Proposal was a celebration card made specifically for the Magic game inventor Richard Garfield. It is one of the rarest cards in existence. Indeed, not all versions of the artwork have been revealed to the general public.
Around October 1993, Richard Garfield approached Dave Howell to produce a special card. Richard was planning on proposing marriage to his girlfriend Lily Wu, and wanted to do it in a special way. Richard asked Howell to create a card which he could put into a deck and then cast while the two played. Richard had already contacted Lily's favorite artist Quinton Hoover to create an original piece to be used on the card. The artwork reportedly shows Garfield proposing to Lily on bended-knee wearing Renaissance-style clothing.
When Howell received the artwork, he scanned the image and then digitally added the card frame, mana symbols, and text. He then created an Iris print from the digital image producing a very high-quality sheet of nine cards. Simple land cards were glued to the backside of the print, and then cut apart. According to Howell, two of the cards were off-center, but seven other turned out well. The cards appear slightly more shiny than real cards, but otherwise very authentic.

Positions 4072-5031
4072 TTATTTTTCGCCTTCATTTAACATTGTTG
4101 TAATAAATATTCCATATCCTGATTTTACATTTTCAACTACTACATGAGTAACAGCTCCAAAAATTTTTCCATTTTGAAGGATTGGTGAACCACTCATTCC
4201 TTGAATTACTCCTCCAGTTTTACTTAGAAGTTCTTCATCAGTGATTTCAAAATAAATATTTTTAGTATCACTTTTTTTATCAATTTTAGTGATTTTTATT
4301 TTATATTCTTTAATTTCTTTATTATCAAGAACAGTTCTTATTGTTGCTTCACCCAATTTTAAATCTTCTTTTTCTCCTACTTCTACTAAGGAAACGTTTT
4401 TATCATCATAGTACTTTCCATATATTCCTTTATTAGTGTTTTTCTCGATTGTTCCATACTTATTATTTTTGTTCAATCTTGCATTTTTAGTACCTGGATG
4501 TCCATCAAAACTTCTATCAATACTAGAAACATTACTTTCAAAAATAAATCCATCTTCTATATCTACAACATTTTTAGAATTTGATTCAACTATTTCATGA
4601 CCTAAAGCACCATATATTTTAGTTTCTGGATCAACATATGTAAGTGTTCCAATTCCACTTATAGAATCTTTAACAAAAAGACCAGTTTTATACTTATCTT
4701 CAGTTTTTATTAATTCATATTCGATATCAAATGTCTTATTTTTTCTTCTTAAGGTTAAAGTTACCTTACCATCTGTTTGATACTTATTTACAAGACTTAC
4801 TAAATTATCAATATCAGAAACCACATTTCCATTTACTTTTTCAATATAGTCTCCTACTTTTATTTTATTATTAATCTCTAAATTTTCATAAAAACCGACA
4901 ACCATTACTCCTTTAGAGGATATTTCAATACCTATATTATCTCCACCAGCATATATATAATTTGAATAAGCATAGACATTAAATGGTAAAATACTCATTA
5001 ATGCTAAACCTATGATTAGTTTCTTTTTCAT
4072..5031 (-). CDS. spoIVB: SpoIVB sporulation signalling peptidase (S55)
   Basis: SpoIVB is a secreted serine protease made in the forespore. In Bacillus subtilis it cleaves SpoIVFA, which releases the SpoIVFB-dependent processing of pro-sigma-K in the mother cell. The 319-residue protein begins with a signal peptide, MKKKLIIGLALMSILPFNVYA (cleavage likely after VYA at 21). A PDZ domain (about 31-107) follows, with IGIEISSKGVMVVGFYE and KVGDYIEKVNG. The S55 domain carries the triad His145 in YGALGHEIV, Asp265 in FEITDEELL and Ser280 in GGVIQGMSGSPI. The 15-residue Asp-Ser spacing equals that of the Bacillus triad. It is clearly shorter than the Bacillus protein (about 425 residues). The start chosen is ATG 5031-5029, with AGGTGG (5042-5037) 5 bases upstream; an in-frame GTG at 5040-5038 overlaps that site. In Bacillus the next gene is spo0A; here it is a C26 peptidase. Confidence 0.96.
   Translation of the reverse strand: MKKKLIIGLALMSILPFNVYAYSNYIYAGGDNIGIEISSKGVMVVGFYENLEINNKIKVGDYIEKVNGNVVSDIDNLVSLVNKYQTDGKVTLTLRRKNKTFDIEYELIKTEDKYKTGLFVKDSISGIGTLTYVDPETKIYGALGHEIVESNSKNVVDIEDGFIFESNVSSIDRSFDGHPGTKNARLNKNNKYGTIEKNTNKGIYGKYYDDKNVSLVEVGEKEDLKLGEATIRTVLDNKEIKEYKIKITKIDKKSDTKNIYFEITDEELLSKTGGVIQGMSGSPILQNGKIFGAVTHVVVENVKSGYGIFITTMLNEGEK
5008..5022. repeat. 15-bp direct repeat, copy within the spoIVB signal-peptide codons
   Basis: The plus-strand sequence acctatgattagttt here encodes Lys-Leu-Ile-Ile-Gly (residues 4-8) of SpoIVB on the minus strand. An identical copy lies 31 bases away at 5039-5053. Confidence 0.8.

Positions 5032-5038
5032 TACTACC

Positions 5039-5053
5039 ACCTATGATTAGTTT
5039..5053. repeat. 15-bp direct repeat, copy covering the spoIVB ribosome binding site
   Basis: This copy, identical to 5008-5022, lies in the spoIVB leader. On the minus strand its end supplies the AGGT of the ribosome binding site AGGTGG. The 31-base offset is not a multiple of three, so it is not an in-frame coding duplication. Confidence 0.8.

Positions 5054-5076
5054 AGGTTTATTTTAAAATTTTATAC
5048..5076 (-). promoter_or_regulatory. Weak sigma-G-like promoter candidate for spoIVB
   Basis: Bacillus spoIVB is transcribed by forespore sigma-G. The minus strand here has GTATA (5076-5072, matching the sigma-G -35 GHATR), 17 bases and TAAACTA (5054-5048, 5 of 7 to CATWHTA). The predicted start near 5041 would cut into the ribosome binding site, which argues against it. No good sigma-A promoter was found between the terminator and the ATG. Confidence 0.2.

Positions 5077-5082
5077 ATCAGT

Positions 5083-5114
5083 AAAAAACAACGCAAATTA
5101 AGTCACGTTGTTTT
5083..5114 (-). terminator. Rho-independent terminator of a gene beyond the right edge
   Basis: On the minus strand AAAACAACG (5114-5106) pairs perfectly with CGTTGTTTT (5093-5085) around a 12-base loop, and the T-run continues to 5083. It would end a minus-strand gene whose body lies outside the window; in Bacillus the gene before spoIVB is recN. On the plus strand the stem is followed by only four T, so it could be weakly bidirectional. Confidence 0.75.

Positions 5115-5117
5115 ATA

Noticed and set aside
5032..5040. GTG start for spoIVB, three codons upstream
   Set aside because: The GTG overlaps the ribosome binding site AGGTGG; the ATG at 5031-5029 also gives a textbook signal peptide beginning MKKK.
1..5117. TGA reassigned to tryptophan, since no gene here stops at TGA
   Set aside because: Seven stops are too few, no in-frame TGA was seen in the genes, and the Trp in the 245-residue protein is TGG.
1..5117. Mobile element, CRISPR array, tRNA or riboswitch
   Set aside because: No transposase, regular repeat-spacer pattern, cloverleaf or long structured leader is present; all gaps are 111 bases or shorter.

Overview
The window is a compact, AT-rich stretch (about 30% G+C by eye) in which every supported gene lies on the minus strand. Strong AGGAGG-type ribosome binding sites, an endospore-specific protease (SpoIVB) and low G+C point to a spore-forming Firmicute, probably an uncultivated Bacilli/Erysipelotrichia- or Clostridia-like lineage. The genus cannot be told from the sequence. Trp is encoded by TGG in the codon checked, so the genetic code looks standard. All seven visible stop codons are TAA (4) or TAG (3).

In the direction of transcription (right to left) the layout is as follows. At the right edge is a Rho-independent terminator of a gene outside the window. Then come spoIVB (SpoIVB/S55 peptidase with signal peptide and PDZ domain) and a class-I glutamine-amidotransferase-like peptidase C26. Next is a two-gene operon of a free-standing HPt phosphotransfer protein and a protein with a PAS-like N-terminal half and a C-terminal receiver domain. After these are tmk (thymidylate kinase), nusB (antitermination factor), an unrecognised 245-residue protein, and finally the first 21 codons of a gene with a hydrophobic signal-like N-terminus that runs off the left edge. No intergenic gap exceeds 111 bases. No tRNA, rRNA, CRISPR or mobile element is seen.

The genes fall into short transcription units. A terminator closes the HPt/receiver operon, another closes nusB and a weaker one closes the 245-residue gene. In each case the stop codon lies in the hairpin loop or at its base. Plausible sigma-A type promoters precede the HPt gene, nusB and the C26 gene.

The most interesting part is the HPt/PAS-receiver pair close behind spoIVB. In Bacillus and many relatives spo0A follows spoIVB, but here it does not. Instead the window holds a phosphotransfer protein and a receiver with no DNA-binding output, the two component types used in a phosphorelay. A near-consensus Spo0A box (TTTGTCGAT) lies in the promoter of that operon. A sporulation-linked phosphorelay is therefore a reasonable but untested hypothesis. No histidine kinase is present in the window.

Howell also said that there are two variations of the card image. Four of them have the artwork set inside the frame, like normal cards. The other five show Richard's knee is resting on the bevelled frame itself.
According to Richard, he put just put one in the all-white deck he was playing. As luck would have it, the first three games the pair played, he didn't draw the card. He did finally find it in the fourth game, but was losing. At one point, Lily asked if he wanted to concede because, as a playtester, she didn't think any card he could play would allow him to win. Shortly after, Richard played the now-famous card:
Lily and Richard did get married and the shared deck created by the casting of Proposal is apparently still intact. The eight other Proposal cards were given to family members, except two. One was given to Dave Howell and the other was given to Quinton Hoover. Sadly, someone later stole Hoover's copy during a tour in Japan and its whereabouts are unknown. Richard and Lily have asked those who do have copies not to publish the artwork, due to the personal nature. However, there is a scan of one version of the card available.